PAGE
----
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Once I solve a Rubik's Cube I obviously want to start again. I just scramble it until it seems to be enough; however, sometimes when I then solve it, I can skip entire steps from the beginner's method. Is this normal or was the cube not scrambled enough? How can one determine if the cube is scrambled enough?

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    $\begingroup$ there is always a chance that when you reach the end you can skip a step $\endgroup$ – ratchet freak May 15 '14 at 11:26
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Each set of moves is designed to correct a parity error in the cube's layout, but each group of parity it corrects is essentially independent and random. Each step has a chance of already having the right parity. For instance, the way I do it is solve the bottom two layers and then attack the parity errors on the top one at a time

  • Make sure all the edges are right-side-up
    • 3 possibilities
  • Make sure the corners are in the right order
    • 3 possibilities
  • Make sure the corners are right-side-up
    • Not exactly sure. 5?
  • Make sure the edges are in the right order.
    • Not quite sure either. 5?
  • on a 4x4 there can be a flipped edge
    • 2 possibilities
  • on a 5x5 there are a couple other funny edge things
    • 5?

Now, the probabilities probably aren't equal for each parity state, but at each step there is a fair chance at already being in the right state. That's just how randomness works.

I'd say if you need most of the steps most of the time, you're doing fine. After all, when you practice you are really just training yourself to recognize and correct the errors. As long as you're encountering all of them once in a while, that's all that really matters.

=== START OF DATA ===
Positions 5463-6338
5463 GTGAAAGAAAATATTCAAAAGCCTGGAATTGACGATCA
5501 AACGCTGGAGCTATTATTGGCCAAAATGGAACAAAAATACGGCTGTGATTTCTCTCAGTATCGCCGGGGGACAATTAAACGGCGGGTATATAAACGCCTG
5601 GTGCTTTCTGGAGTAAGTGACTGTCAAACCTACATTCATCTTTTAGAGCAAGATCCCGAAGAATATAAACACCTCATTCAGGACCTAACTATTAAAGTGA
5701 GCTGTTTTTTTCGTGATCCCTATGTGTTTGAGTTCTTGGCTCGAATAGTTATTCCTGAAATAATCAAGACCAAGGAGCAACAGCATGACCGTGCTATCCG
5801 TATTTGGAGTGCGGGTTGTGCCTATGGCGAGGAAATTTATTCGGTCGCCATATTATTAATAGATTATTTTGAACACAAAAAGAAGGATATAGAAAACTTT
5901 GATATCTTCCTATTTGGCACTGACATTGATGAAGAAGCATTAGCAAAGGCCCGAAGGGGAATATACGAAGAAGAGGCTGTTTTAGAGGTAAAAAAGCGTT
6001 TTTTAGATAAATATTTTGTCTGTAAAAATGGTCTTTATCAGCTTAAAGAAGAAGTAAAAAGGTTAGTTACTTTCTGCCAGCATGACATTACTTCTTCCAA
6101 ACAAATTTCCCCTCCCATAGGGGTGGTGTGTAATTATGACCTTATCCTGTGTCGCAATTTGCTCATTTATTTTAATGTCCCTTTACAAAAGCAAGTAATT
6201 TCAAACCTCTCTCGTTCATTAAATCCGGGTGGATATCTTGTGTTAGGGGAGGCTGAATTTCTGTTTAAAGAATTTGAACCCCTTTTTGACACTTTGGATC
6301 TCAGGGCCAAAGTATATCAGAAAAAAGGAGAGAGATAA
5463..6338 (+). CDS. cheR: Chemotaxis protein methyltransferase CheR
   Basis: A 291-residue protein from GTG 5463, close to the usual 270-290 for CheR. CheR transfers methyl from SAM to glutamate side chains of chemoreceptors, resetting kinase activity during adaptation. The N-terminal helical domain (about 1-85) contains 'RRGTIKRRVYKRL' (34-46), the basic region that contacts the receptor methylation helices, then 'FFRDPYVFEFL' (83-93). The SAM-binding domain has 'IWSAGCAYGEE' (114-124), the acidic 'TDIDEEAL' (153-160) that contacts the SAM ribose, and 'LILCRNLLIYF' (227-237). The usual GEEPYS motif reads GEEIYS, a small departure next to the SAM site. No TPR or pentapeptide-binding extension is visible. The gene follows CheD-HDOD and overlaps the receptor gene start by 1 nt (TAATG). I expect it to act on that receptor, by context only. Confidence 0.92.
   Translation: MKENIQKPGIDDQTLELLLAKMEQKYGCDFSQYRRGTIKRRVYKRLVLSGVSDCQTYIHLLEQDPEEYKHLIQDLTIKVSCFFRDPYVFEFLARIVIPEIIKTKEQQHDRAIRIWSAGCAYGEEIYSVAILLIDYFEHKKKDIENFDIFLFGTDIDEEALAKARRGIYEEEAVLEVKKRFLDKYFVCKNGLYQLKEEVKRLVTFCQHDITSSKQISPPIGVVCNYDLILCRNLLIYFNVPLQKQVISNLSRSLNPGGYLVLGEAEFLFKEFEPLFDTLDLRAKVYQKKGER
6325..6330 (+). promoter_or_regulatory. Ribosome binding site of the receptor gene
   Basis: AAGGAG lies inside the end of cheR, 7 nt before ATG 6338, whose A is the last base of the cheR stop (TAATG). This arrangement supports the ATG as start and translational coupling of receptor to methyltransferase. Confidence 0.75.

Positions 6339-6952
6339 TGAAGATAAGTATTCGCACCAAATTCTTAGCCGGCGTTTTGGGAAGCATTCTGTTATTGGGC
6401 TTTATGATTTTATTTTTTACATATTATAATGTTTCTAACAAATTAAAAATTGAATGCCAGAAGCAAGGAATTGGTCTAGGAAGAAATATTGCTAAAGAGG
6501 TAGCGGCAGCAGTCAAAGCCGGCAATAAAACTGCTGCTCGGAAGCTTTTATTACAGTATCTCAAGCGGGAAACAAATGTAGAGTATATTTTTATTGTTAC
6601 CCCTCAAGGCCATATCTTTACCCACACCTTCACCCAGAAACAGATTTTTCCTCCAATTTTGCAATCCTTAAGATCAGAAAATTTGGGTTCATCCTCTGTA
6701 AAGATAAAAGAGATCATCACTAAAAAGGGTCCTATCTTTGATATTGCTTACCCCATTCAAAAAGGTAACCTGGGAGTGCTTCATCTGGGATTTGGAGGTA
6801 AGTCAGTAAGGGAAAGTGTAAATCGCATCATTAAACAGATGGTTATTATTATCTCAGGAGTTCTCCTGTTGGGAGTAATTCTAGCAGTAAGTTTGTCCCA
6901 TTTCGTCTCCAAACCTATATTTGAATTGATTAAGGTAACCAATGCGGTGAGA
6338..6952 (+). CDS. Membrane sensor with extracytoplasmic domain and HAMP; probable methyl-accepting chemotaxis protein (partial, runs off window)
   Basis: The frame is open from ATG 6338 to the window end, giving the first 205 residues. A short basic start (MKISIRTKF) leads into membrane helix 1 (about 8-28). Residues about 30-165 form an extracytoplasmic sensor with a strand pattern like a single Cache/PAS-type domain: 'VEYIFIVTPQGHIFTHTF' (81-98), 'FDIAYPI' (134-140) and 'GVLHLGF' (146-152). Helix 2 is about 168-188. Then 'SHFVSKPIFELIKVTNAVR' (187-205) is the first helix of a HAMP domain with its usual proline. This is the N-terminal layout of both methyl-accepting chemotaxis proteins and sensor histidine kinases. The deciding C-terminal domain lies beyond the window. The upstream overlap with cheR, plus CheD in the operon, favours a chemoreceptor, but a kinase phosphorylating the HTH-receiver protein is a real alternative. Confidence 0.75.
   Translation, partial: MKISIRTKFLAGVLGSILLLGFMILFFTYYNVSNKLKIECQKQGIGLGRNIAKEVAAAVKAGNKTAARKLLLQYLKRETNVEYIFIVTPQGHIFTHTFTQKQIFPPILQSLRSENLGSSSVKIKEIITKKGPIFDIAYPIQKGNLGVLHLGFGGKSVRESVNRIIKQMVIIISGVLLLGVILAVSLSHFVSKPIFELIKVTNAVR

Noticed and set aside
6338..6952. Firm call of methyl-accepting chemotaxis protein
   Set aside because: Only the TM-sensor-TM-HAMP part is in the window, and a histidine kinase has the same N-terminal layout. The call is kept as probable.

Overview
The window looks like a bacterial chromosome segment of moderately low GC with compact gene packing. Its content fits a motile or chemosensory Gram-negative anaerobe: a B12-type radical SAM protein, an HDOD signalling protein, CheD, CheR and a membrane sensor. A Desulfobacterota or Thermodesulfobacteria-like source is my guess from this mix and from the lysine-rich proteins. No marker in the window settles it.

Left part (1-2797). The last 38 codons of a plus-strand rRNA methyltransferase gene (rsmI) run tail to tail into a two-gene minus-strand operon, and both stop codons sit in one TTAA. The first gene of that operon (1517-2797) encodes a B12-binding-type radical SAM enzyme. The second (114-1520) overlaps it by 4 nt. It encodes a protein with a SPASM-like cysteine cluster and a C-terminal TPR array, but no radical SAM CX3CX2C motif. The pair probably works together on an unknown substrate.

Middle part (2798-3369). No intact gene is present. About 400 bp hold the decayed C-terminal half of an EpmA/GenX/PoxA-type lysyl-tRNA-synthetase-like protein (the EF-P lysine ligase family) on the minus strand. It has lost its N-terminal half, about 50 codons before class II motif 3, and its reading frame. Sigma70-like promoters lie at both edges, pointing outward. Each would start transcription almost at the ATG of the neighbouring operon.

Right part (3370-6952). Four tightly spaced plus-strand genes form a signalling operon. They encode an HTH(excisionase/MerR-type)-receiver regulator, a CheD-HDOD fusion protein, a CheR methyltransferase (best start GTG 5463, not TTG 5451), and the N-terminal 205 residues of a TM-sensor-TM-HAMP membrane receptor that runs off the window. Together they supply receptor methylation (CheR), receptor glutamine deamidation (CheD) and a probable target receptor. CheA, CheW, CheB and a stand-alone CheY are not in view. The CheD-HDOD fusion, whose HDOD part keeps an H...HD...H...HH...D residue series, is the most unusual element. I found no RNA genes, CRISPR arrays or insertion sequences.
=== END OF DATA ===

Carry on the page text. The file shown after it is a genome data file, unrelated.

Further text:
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  • $\begingroup$ Parity may not be correct here - the odd-numbered cubes have no parity cases. $\endgroup$ – Aza May 15 '14 at 15:12
  • $\begingroup$ @Emrakul only the 3x3 doesn't; the 5,7... All have a large number of edge parity cases $\endgroup$ – VortexYT Jul 27 '17 at 11:30
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A good, scrambled Rubik's cube, in my opinion, has no lines of 3 of the same color on one side (green). It also has none of the same colors on a touching center and corner piece (red).

enter image description here

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    $\begingroup$ When I scramble I usually look for matching squares and I split them for a "good scramble". I aim for no 2 matching squares, even though I never actually get there. But I realized this may result in an easier solve. It is easier to assemble a layer when the colors don't match instead of when the colors match but are still in the wrong place. In the second case you have to move the piece away before you can put it back where it belongs. $\endgroup$ – Florian F Feb 20 '15 at 16:41
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There are lots of places for scramblers, and provide a very good scrambler, because of the fact that the scrambles can reach all 44 quintillion positions. Here are scramblers, along with timers:

Here; and here.

Or, for an official scrambler, download TNoodle (No link, because not enough rep.)

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    $\begingroup$ Welcome to Puzzling Stack Exchange! Please take a moment to read our guidelines on self-promotion. I've edited your blog link out of your answer, as it does not appear to directly support your answer. $\endgroup$ – Aza Feb 20 '15 at 15:34
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Skipping steps (especially with the beginners method) is absolutely normal and happens all the time. As far as scrambles go, there isn't really a way to figure out a whether a hand scramble is good or not. It's best to use a scrambler (usually a part of timer software), such.as cstimer. The official WCA scrambler is called TNoodle.

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